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1 – 10 of 67
Article
Publication date: 3 April 2018

Jill Bradshaw, Nick Gore and Cathy Darvell

Bowring et al. describe ways of using the Behavior Problems Inventory – Short Form, illustrating how to use clinical norms to evaluate change. This commentary focuses on…

Abstract

Purpose

Bowring et al. describe ways of using the Behavior Problems Inventory – Short Form, illustrating how to use clinical norms to evaluate change. This commentary focuses on the importance of considering information gained directly from people with intellectual and developmental disabilities (IDD) during assessment. The paper aims to discuss these issues.

Design/methodology/approach

A pilot project involved interviews with four children with IDD. A Talking Mats® (TM) framework was used to gather children’s views regarding challenging behaviours (CBs) and variables relevant to a functional behavioural assessment, such as things they found to be reinforcing, things that set the occasion for CB and things that helped prevent this.

Findings

The children were able to provide information and insight into several areas that are influential in the maintenance of behaviour that challenges. Some of this information may not have been obtainable from other sources or informants using traditional assessment methods alone.

Originality/value

Gathering the views of people with IDD is important. The Convention on the Rights of Persons with Disabilities (United Nations, 2009) states that people have the right to be heard. Many people with IDD have difficulties communicating. A TM framework is one method by which people may be able to express their views. Taking the views of the individual into account during the process of gathering information about behaviours that challenge should lead to greater understanding of the functions of any behaviours and therefore to more targeted, acceptable and effective forms of support.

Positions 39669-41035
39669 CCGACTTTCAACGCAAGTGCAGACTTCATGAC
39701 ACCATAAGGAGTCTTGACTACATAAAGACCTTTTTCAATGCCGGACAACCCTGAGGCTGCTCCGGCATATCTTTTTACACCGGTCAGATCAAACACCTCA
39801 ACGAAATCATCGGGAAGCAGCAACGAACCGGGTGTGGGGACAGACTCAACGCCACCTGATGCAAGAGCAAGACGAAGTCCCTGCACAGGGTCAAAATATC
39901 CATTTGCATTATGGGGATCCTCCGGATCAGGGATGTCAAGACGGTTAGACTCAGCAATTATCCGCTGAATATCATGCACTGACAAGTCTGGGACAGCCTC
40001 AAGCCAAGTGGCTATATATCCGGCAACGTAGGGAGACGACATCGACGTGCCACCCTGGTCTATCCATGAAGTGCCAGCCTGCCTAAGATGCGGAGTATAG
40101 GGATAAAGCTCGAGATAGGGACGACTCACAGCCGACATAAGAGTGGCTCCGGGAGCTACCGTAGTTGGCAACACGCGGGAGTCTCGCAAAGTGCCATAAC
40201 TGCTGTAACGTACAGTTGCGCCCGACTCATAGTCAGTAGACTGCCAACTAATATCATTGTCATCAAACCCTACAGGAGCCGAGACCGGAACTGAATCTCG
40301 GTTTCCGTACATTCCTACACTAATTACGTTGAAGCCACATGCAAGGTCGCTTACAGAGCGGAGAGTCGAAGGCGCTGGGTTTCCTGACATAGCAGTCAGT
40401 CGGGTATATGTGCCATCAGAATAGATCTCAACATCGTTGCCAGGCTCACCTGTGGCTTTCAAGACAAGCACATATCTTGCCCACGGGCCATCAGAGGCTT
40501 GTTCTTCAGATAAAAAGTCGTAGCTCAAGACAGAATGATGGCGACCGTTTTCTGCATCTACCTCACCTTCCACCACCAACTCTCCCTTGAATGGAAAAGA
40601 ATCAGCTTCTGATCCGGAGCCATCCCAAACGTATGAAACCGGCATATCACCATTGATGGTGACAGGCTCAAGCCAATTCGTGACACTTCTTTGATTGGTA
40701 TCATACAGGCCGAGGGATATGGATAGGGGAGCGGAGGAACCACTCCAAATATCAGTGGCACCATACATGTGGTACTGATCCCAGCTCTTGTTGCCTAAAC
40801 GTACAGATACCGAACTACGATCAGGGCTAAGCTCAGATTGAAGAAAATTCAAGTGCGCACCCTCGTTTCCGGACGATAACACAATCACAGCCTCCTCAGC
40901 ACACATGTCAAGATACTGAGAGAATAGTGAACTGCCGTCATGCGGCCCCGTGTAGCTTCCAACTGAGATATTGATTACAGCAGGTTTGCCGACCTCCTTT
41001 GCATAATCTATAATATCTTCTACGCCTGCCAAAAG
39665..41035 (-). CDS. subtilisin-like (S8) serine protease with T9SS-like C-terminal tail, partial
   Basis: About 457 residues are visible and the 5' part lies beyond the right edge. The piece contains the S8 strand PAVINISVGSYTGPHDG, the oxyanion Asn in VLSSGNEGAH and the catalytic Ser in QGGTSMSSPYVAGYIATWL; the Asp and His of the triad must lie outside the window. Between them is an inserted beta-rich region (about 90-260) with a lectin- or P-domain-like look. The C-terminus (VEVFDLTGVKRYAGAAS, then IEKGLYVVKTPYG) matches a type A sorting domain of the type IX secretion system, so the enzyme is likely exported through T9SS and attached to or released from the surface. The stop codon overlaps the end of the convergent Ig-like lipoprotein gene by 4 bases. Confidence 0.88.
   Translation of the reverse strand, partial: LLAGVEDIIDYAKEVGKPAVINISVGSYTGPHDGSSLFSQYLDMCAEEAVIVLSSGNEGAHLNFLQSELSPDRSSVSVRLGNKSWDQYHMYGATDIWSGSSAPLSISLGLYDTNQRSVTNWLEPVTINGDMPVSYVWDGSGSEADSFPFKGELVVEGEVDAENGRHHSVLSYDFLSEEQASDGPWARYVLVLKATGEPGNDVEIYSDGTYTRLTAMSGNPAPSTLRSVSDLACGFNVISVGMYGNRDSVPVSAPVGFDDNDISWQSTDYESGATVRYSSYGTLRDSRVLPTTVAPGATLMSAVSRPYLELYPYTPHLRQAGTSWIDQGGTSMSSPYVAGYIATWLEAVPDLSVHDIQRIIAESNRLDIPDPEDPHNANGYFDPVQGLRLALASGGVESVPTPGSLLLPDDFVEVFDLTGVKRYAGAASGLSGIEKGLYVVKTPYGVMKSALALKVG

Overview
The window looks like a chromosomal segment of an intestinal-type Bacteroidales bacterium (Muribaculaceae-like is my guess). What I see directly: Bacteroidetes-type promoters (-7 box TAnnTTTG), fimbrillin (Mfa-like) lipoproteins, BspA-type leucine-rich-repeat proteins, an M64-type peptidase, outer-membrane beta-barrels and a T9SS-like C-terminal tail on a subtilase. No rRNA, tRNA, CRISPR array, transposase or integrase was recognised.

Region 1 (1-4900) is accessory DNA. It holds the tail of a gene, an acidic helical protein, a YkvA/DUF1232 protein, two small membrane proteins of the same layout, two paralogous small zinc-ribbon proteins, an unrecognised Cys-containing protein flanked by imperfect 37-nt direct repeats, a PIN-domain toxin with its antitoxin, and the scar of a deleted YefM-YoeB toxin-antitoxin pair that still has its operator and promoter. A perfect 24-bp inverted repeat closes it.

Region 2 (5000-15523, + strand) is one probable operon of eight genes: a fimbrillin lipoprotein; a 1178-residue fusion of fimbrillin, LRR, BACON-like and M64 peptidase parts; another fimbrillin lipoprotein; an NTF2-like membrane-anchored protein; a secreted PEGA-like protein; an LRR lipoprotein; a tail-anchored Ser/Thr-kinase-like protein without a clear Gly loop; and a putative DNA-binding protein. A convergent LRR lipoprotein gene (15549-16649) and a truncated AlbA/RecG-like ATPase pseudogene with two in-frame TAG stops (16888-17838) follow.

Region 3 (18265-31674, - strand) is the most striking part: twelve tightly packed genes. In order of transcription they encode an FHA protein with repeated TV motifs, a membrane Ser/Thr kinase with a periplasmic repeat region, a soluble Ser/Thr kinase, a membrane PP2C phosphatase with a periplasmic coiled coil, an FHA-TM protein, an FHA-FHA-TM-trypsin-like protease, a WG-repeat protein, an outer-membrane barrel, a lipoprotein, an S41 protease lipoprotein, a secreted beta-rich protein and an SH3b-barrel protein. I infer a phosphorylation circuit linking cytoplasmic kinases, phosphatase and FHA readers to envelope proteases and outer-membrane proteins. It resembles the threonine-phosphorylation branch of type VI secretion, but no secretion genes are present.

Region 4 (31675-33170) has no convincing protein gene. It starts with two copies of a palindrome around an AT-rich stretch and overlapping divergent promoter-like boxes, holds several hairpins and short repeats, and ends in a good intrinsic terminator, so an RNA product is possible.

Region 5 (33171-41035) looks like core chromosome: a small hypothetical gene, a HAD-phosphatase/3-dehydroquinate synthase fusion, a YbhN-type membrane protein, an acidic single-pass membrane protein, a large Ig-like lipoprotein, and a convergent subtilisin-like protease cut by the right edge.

Article
Publication date: 17 May 2019

Heather Dilks-Hopper, Chloe Jacobs, Catherine Sholl, Caroline Falconer and Nick Gore

The purpose of this paper is to present an update on the Ealing Intensive Therapeutic and Short Breaks Service (ITSBS).

Abstract

Purpose

The purpose of this paper is to present an update on the Ealing Intensive Therapeutic and Short Breaks Service (ITSBS).

Design/methodology/approach

The challenges the service has faced are reviewed, including the service’s response to those challenges. Also provided is a more detailed analysis of the outcomes of the service.

Findings

The ITSBS continues to succeed in supporting young people with intellectual disabilities and challenging behaviour to stay at home with their families.

Originality/value

Despite considerable challenges and adaptations to the model, the ITSBS is still achieving successful outcomes for vulnerable young people and is considered nationally to be a best-practice model. Few prior articles have provided an account of how innovative service models are maintained and evolve over time.

Details

Tizard Learning Disability Review, vol. 24 no. 2
Type: Research Article
ISSN: 1359-5474

Keywords

Article
Publication date: 11 November 2020

Louise D. Denne, Nick J. Gore, J. Carl Hughes, Sandy Toogood, Edwin Jones and Freddy Jackson Brown

There is an apparent disconnect between the understanding of best practice and service delivery in the support of people with learning disabilities at risk of behaviours…

Abstract

Purpose

There is an apparent disconnect between the understanding of best practice and service delivery in the support of people with learning disabilities at risk of behaviours that challenge. We suggest, is a problem of implementation. The purpose of this paper is to explore reasons why this might be the case: a failure to recognise the collective works of successive generations of research and practice; and a failure to address the macro-systems involved and systems changes needed to support implementation.